Overuse Injuries In Drummers

Posted by Dr. Podesta on March 17, 2011 with 52 Comments

Drumming is a very demanding and dynamic activity requiring a tremendous amount of muscle conditioning, endurance, strength and coordination. To become a great drummer we must practice long hours, performing the same repetitive activity over and over again to develop the necessary muscle memory to perform night after night.  While the rate of traumatic injuries sustained by drummers are low, greater numbers of drummers and percussionists are developing significant othropaedic and musculoskeletal injuries. As a physician practicing orthopaedic sports medicine as well as being a drummer myself, I have noticed a serious and concerning trend. Each year an increasing number of drummers young and old are sustaining injuries to their wrists, arms, elbows, shoulders, knees and spine. Many of these injuries can be prevented simply through education.

Over the next year, I will be discussing a variety of topics related to medical issues in drummers. Articles covering issues specific to young drummers, in addition to those unique to older more mature musicians who may not yet be done rockin will be covered. Some future topics will include injury prevention, recognition and treatment; hearing and ear protection, nutrition, conditioning at home and on the road, nerve injuries such and carpal tunnel syndrome, proper mechanics of safe drumming and ergonomics for drummers. The first of the series of topics will be on Overuse Injuries.

Overuse Injures in Drummers

Drummers routinely participate in training programs demanding increasing levels of commitment resulting in many hours of high volume and intensity practice. We tend to practice the same activity for greater sustained periods of time. We have observed increased participation of younger musicians and with the increase of younger drummers participating in organized and competitive musical activity for longer periods of time, an increase number of injuries as well as a change in the injury patters sustained by these musicians have been observed.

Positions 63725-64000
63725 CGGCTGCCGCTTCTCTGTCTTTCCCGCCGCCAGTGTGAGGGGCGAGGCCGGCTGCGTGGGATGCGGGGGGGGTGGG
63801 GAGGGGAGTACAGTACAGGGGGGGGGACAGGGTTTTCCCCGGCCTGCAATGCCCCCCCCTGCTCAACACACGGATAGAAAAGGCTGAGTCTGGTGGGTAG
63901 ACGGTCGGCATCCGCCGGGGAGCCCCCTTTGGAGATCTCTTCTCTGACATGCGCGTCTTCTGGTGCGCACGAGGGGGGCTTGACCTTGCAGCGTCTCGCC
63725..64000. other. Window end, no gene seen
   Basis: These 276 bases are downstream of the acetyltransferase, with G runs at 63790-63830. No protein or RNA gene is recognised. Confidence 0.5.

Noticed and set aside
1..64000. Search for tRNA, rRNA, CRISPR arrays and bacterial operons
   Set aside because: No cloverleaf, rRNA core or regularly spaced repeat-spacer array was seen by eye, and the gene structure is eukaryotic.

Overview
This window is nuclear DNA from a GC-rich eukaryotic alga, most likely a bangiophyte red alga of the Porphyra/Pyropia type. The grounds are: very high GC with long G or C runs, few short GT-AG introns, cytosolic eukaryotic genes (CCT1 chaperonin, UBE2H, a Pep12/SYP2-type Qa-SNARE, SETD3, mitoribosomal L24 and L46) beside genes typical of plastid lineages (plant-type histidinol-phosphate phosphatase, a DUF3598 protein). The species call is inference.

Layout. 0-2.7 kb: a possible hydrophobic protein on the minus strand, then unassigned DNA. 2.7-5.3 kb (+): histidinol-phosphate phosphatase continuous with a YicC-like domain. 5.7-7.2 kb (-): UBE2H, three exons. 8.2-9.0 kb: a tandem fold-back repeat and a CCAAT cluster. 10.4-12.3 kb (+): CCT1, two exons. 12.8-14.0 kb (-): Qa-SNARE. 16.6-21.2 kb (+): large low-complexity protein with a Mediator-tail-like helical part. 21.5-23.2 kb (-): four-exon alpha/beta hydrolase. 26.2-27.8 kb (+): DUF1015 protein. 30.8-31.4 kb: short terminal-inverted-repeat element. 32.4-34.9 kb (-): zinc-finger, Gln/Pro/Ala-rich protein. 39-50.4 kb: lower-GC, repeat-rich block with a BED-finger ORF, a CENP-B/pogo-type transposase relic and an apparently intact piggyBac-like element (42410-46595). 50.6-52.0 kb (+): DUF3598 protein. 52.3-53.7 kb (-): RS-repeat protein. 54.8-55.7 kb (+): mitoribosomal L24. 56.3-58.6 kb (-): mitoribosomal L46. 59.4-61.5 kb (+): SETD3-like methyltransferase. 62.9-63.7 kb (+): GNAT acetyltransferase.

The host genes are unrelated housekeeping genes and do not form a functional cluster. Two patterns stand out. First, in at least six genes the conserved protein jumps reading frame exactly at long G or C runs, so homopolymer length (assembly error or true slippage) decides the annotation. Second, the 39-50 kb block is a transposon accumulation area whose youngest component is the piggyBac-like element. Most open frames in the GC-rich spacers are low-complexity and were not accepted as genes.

Injuries can occur either from an acute event such as falling off a riser or drum thrown or more commonly as a result of repetitive trauma. Acute injuries are usually the result of macrotrauma, a single traumatic event such as a fall or a blow to the body. Common examples of acute injuries include ankle sprains, ankle and wrist fractures, dislocations and torn hamstring or quadriceps muscles.

Overuse injuries on the other hand, are the result of repetitive microtrauma to bones, muscles, ligaments, and joints. Overuse injuries develop over time and are much more subtle in their presentation. Common examples of overuse injures include tennis elbow (lateral epicondylitis), carpal tunnel syndrome, cubital tunnel syndrome, patella tendonitis of the knee, shin splints, Achilles tendonitis, rotator cuff impingement and shoulder instability syndromes, lumbar and cervical spine strain.

Overuse injuries are defined as those injuries that occur from the repetitive application of submaximal stress to normal tissue. The volume of practicing and repetition undertaken by these musicians eventually overwhelms the normal reparative process, eventually leading to tissue inflammation.

Overuse injuries can occur throughout the body affecting a variety of tissue including: tendons (producing tendonitis), bone (producing stress fractures), bone-tendon and bone-ligament junctions (producing instability) and at the growth cartilage found in the epiphyseal plates, articular cartilage of the joint surfaces, nerves passing through muscles or across joints and apophysis at the attachments of muscles to bone.

Why Do Overuse Injuries Occur?

Overuse injuries develop when the fine balance between tissue breakdown due to practice and tissue recovery is disrupted. Simply put, the tissue break down occurs more rapidly than the tissue build up or recovery leading to injury. The human body has a tremendous capacity to adapt to applied physical stress (exercise) resulting in an increase in muscle, tendon; ligament and bone function referred to as remodeling. A balanced tissue break down and build up occurs during the remodeling process.